The White House tour has to be setup through you local Congressperson, but our Capitol Tour was arranged by someone in Nancy Pelosi’s office. We didn’t know what kind of special treatment we would be given until the tour was well underway, but it sure was special! Our tour guide was Martha. She has been giving tours of the Capitol for decades. She told us that she was in Pearl Harbor at the age of 4 when it was bombed, she was in the Capitol Building in 2015 when 2 security guards were killed, and she was there giving tours on 9/11 when the plane headed for the Capitol was taken down in a corn field. Not only was her life fascinating, but her knowledge of the Capitol was impressive. Like everything else in D.C., the Capitol was undergoing a massive renovation. In fact, this is the first major repair done to the inside of the dome in 260 years.
Constantino Brumidi was the artist responsible for pretty much the entire building, including the rotunda in the dome. Brumidi was exiled from Italy after a failed plot to kidnap Pope Pius XII. Prior to coming to Washington, D.C. Brumidi worked for 3 years at the Vatican.
Here is Martha in front of Abe Lincoln’s bust.
The pillars are made from “cheap” sandstone. Martha was insistent that the sandstone was cheap. She said inexpensive sounds too nice, and this stuff is downright cheap.
This is the original Supreme Court chambers. This was the first temporary court. The Supreme Court saw cases here for 50 years, before being moved to their next temporary court room. The Court existed in the next temporary location for 75 years. I guess the definition of temporary is subjective.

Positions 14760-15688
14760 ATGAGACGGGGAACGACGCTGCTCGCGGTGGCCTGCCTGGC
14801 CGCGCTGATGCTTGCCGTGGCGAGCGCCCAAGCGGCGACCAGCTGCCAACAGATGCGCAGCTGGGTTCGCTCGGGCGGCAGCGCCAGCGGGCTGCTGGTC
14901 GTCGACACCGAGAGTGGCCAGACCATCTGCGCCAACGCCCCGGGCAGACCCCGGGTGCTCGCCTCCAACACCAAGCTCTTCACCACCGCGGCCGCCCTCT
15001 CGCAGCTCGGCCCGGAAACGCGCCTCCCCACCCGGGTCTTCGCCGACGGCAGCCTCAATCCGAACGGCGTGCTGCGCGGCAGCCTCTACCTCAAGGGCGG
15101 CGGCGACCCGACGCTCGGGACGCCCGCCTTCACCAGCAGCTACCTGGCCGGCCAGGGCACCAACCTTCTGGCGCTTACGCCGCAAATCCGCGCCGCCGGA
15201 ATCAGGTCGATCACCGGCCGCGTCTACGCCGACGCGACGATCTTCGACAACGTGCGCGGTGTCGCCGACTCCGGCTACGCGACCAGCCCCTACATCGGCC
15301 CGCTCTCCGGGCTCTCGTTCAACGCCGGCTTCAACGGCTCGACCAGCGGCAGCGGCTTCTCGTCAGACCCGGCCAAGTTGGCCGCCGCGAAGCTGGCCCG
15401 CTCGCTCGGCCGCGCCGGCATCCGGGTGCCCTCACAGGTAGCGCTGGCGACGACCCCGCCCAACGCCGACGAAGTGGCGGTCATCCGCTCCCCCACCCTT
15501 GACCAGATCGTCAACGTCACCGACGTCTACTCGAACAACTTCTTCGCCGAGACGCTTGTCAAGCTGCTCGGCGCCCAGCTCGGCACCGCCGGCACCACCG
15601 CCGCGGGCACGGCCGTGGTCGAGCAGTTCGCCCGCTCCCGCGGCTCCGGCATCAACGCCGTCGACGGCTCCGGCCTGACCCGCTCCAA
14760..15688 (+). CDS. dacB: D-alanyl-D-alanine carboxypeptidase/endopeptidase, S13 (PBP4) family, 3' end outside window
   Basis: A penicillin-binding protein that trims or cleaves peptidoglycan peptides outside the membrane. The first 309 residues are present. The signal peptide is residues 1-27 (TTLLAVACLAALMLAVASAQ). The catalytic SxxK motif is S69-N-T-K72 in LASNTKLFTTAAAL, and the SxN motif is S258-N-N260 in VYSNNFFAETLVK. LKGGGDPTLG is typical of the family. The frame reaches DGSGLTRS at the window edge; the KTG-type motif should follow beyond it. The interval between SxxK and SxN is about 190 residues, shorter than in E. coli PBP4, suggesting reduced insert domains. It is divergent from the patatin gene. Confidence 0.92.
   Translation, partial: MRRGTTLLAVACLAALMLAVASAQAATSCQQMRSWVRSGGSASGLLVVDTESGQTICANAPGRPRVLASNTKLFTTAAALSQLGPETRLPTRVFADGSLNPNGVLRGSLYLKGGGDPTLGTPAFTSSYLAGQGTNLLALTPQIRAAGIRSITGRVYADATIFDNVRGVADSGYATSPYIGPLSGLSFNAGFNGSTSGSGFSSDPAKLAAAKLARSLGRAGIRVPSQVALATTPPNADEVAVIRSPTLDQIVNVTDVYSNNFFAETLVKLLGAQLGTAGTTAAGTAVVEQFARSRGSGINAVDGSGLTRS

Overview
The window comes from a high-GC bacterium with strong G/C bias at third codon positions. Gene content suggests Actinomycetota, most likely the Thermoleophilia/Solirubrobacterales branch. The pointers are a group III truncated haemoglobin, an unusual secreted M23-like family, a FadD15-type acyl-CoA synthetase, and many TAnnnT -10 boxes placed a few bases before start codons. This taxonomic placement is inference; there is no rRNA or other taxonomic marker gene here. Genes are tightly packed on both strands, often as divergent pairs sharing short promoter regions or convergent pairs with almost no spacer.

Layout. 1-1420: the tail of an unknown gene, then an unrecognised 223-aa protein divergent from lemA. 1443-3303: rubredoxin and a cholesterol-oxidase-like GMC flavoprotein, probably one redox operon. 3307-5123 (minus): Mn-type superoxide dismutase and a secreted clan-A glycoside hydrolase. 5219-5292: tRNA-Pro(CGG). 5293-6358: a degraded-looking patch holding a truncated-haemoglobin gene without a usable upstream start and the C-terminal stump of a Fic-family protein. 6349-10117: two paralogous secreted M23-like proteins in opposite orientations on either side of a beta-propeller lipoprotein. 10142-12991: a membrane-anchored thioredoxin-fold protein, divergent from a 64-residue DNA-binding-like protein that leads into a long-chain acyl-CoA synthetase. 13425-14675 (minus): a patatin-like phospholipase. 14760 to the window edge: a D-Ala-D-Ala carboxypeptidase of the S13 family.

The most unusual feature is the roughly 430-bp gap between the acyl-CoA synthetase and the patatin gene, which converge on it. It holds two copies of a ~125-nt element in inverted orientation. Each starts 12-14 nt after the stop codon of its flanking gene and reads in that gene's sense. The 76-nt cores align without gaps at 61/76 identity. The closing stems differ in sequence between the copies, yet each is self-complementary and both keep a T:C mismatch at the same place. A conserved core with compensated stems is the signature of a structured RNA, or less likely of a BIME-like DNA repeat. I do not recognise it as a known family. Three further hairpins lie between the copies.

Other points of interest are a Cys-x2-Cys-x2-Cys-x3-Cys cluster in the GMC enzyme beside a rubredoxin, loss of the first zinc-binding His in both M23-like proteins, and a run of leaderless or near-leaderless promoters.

Some of the renovation going on in the Capitol has to do with this awful orange paint. The current preservationist at the Capitol found the orange paint was applied in the 1970’s and covered up all of this amazing art originally applied by Brumidi. They are in the process of restoring the walls to their original state.
There is a tunnel that goes directly from the Capitol to The Library of Congress, so after our tour we headed over for a quick visit.
The tours were amazing. But after 2 tours, and still running on very little sleep, everyone was hungry and ready to sit. Next stop; falafel at Amsterdam Falafel.
After falafel it was time to check into our hotel and relax for a bit before dinner round #2 at Founding Farmers. We made reservations, and when we got there we were glad. Even with reservations the wait was 25 minutes, so we headed to their bar first for a cocktail.
Fried Green Tomatoes for an appetizer
Fried chicken salad…of course it’s healthy, it’s a salad
Deconstructed chicken pot pie
Cat being devilish with eggs. These eggs had all different types of seafood in them.
We didn’t even feel like walking down the stairs from the bathroom. Bonus; chairs in the elevator.
The Lincoln Memorial was incredible during the day, but the building and statue have so much more depth at night.
The Gettysburg Address is written on 3 panels; one on this wall and two on the wall across. Here is Cat to for perspective. They’re huge!
Shadow people at the Lincoln Memorial.
Cat and I waving goodbye to D.C.
It was an amazing sprint through our nation’s capital. We all agreed that more time is required, so we will be keeping an eye out for more amazing flight deals to Washington, D.C. Next time we will center the trip around the Smithsonian Museums. I’ve always wanted to see the Hope Diamond. Total travel time (including another delayed return flight); 37 hours.